All words: Marie Formica — All photos: Craig Hunter Ross
The Birchmere was packed. Every seat in the entire house, packed. Elderly couples, children, and everyone in between waited in that room, seated and facing the stage. People showed up in the hundreds to see this musician perform. That’s just one musician they came to watch, one, plunked in the middle of a fifteen foot long stage all on his own. That man was Colin Hay, former frontman of 1980s sensation Men At Work, armed with nothing but a mike, guitar, effects pedal and ten tiny bottles of water.
If you have ever heard “Land Down Under,” you’ve heard Colin Hay sing one of his compositions. By my calculations, everyone has heard Colin Hay, at least this way. If my calculations are incorrect (impossible, but I’ll humor you) and you haven’t heard it, watch:
Don’t stop listening there. His performance at the Birchmere proved Colin Hay is worth a second, and third look. With thirtyish years of performances behind him, he’s got a great presence onstage. Partly because he’s a storyteller. Between songs, he spoke to us of his dad plucking the family from Scotland and whisking them halfway round the world to Australia. “Everything was big,” he said, “The sky was big.” Heavy stuff for the first fifteen minutes of your set. For all the serious talk, he had jokes armed, at the ready. Before breaking into “Who Can It Be Now,” he says in his heavy Australian-Scottish-Everythingish brogue, “It’s been 25 years since ‘Who Can it Be Now’ and ‘Land Down Under,’ but people think I’m still interested in playing them. I’m not interested at all in playing them.” Then he went into a full-on muse, saying, “But once I start playing, I find I quite enjoy it.”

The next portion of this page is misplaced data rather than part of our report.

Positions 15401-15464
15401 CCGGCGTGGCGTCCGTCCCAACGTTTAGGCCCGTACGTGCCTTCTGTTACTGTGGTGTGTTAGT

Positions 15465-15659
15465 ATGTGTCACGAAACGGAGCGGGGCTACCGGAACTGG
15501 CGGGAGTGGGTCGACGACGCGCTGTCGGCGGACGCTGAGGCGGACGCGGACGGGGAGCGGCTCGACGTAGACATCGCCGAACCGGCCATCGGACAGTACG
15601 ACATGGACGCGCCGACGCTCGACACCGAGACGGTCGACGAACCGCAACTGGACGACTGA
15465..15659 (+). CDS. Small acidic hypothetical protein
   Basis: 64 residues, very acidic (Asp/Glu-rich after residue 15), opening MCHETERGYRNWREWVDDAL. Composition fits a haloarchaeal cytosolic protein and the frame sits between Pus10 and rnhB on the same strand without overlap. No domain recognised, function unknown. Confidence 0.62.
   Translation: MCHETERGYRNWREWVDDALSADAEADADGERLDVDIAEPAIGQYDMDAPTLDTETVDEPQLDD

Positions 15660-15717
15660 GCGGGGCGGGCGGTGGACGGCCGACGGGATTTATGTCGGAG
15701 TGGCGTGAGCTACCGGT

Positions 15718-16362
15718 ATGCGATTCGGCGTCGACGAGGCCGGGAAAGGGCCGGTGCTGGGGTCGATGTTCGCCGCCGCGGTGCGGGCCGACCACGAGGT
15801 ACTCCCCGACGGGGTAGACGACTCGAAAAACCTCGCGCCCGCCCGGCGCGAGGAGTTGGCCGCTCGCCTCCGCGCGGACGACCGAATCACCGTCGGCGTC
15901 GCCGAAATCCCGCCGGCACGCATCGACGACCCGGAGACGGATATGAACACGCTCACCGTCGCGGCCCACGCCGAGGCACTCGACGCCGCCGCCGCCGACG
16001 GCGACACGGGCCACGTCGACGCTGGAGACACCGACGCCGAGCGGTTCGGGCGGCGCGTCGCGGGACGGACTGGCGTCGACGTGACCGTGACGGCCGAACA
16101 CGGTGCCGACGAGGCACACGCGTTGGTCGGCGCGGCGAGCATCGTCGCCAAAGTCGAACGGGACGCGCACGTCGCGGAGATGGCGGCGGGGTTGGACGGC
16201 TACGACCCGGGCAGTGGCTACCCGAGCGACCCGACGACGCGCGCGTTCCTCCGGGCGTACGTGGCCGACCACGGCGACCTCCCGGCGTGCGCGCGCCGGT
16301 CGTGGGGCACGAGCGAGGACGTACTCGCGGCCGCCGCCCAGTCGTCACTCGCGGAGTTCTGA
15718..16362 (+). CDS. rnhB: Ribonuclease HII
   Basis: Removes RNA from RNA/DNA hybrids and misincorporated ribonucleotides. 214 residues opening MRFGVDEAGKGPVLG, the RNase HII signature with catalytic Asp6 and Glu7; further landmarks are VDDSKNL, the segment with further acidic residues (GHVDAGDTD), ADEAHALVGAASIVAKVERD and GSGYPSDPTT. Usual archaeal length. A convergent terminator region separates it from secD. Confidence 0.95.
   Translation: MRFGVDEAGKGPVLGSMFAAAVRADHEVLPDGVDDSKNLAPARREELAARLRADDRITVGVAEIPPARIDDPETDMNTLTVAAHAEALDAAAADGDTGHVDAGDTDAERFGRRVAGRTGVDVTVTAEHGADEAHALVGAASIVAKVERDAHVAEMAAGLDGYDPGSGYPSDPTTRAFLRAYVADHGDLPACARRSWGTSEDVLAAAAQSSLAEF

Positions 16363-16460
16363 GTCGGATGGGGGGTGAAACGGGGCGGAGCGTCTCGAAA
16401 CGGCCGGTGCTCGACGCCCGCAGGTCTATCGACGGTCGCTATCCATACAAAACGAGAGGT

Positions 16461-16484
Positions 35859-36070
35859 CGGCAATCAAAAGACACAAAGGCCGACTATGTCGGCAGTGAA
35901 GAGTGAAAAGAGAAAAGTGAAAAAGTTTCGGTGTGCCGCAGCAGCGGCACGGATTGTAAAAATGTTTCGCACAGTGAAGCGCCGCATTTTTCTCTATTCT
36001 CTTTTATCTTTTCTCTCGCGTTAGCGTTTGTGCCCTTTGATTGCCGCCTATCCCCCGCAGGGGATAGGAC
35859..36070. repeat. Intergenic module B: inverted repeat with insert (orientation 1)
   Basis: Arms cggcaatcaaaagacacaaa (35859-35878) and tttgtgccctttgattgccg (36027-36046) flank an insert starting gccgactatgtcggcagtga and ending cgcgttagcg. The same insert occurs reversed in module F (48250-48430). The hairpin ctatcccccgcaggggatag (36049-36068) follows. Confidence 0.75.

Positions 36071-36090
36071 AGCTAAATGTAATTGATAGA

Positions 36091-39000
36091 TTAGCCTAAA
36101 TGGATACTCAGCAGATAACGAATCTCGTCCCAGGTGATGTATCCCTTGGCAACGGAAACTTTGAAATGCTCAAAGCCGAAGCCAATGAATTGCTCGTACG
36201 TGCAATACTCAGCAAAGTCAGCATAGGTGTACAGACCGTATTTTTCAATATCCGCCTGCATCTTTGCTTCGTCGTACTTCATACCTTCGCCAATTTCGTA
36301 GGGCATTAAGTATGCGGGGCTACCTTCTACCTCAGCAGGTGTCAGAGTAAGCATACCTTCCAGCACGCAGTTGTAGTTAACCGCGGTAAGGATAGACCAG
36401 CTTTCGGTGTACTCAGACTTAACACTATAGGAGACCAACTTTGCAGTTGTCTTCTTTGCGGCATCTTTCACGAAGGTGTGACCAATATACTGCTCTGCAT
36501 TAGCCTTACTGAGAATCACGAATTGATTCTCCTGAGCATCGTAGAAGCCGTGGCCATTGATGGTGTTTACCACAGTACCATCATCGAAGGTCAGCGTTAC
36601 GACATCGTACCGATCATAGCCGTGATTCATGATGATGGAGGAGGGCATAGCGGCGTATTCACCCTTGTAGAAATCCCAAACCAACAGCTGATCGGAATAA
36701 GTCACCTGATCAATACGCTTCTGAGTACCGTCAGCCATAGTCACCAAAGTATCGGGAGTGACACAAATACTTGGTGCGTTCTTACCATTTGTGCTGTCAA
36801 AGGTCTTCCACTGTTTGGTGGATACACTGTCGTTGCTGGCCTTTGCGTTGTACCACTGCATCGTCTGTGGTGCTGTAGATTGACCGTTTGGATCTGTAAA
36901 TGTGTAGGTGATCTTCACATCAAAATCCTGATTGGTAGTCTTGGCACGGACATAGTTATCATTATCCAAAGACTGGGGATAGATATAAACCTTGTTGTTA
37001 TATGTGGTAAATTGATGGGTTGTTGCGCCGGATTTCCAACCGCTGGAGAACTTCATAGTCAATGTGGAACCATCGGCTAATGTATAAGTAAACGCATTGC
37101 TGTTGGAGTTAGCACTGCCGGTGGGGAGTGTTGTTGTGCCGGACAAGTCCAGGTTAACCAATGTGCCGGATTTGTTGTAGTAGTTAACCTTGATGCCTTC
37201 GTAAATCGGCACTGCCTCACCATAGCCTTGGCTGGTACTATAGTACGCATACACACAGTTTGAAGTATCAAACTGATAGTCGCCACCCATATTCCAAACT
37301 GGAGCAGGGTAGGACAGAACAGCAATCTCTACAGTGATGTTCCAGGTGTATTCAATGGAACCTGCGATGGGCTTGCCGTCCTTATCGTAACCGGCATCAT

This had to be a difficult show for him. Hay seems to be a thoughtful man, remarking, for instance, that he liked coffee partially because he can picture his heroes creating great things after enjoying a coffee in the morning. I say this was a difficult performance because of Greg Ham’s death. The famous saxophone solo from the radio version of “Who Could it Be Now” was performed in one take by Men at Work band member Greg Ham. The recorded solo we all know so well was supposed to be a practice take, and it was perfect enough to keep on the official release. Hay knew Ham since high school. Ham died three days before the show. “He was a beautiful person,” he said at one point. “He’s gone now, and that’s sad.” Hay was alone on stage, but it felt like he was far away from us in the audience too.
Hay started on this subject later. “It’s terrible to lose the people you love. It’s weird and you think, ‘Where do they go?’ Religious people say they go to heaven. They get to go up and hang out with the Lord. That would be good, for a while,” he joked. Then he began to play the title track of his 2011 album, “Gathering Mercury.” It’s a solid song, filled with interesting melodic twists and powerfully simple lyrics that ink Colin Hay’s signature on a song. Singing the chorus to the line of a tuneful hook, it was difficult not to think on life’s end: “Until I cross over, I’m gathering mercury.”